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Is the interest rate rise going to affect me?

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Written by: Andrew Merrell | Posted 02 November 2017 12:39

Is the interest rate rise going to affect me?
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If you are a mortgage-payer or a saver you will be in one of two camps today.

Those paying off their home loans will be wondering how much more they might be paying each month.

Those with money in the bank fed up with it not accruing valuable interest for their futures will perhaps not have a big grin on their faces – what with the rate only rising by 0.25 per cent – but they might at least be smiling a little.

The path was smoothed for today’s rise by the man who heads up the Bank of England, Mark Carney, and the announcement will see rates rise to 0.5 per cent.

If it came to a head count those with something to celebrate would win – as there are more savers than borrowers. But when it comes to the impact on individuals the jury is out.

In recent years many mortgages have been taken out on 35-year terms and households have saddled themselves with giant debts.

According to the Bank of England 43 per cent of homeowners are on tracker mortgages, meaning their payments will rise with immediate effect. Which means, of course, the rest – the majority – are on fixed-rate deals and will not be affected until the terms of those deals run their course.

According to the nationwide the 0.25 per cent rise will increase the average standard variable rate mortgage for someone repaying £125,000 by £15 to £665. In other words they would pay an extra £185 annually.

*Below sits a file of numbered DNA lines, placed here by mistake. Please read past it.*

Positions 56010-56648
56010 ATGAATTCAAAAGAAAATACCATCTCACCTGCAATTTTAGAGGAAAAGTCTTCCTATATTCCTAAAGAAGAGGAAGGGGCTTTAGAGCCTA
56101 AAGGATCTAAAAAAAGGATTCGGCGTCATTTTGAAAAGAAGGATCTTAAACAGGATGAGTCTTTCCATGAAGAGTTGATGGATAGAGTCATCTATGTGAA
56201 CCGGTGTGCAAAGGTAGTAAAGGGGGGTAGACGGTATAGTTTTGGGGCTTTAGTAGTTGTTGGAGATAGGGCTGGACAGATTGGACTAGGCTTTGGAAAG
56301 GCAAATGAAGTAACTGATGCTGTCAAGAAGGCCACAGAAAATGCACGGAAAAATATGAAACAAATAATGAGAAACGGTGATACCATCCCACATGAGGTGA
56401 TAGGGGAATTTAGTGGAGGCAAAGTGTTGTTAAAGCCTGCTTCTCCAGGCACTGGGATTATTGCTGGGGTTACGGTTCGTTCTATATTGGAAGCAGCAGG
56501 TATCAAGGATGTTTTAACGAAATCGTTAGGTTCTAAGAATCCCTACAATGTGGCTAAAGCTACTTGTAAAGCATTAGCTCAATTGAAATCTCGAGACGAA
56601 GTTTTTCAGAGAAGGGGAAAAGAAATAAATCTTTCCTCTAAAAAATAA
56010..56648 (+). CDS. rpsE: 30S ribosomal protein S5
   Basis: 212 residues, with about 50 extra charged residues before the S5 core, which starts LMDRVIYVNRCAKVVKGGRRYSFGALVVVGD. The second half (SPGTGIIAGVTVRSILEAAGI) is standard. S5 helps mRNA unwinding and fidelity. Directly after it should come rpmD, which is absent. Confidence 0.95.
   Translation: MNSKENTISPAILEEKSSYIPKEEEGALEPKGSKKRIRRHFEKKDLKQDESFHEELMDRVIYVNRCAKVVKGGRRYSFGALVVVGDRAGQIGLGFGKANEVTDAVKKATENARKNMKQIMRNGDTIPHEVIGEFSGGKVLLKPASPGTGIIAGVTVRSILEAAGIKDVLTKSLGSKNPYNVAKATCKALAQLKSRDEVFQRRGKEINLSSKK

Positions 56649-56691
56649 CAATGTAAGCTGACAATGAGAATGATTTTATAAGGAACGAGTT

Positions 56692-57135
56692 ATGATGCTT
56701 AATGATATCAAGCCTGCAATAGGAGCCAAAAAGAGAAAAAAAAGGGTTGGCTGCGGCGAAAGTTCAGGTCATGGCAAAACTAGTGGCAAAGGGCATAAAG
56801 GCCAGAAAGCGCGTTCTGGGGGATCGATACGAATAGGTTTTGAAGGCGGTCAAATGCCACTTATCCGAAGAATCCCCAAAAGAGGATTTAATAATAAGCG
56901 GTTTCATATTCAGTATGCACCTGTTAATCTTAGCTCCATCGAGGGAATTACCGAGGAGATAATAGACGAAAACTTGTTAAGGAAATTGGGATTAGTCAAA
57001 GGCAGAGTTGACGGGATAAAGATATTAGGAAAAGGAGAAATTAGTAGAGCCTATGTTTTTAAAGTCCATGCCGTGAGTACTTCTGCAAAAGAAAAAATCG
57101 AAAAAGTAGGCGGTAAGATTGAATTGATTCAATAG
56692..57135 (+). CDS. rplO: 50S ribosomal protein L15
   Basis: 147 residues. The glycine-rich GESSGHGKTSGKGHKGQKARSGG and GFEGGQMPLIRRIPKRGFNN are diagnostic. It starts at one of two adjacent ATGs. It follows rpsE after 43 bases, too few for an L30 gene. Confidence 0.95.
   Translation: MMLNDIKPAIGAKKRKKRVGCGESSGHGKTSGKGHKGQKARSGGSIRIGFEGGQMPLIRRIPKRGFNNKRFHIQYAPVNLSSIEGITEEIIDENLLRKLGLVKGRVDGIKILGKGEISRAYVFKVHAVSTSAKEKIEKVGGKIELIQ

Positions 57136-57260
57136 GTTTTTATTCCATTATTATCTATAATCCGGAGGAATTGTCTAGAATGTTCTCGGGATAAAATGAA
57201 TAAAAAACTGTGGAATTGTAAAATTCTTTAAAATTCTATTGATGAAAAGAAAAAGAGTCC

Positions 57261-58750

Those repaying £250,000 will see a £31 increase and – an annual rise of £369.

Going forward, should rates continue to rise the penalties will quickly become apparent.

The current average monthly payment for new mortgage payments pre today’s rate rise, according to the Nationwide, was £698.90. Today’s 0.25 per cent rate rise will result in a £19.5 increase in monthly payments.

Should rates rise by 0.5 per cent this will become £718.36, a rise of £38.61 a month.

At to 0.75 per cent it becomes £758.38, a rise of £58.38, at one per cent it becomes £758.20, a rise of £78.48, at 1.25 per cent it becomes £778.56, an increase in payments of £98.82 a month, at 1.50 per cent it becomes £799.23, a monthly payment of £119.48, at 1.75 per cent the average it reaches £820.18, a rise of £140.44 a month, and at two per cent it reaches £841.43 a month, a rise of £161.69 a month.

Pre rate rise the average easy-access savings account was paying 0.35 per cent in annual interest. Some accounts paid as little as 0.01 per cent.

The nine-strong rate-setting panel of the Monetary Policy Committee (MPC) said the rate rise was needed because falling unemployment had left the economy with “limited” slack. Two members of the committee did not vote in favour of the rise.

Some analysts have predicted two more rate rises in the next three years to one per cent.

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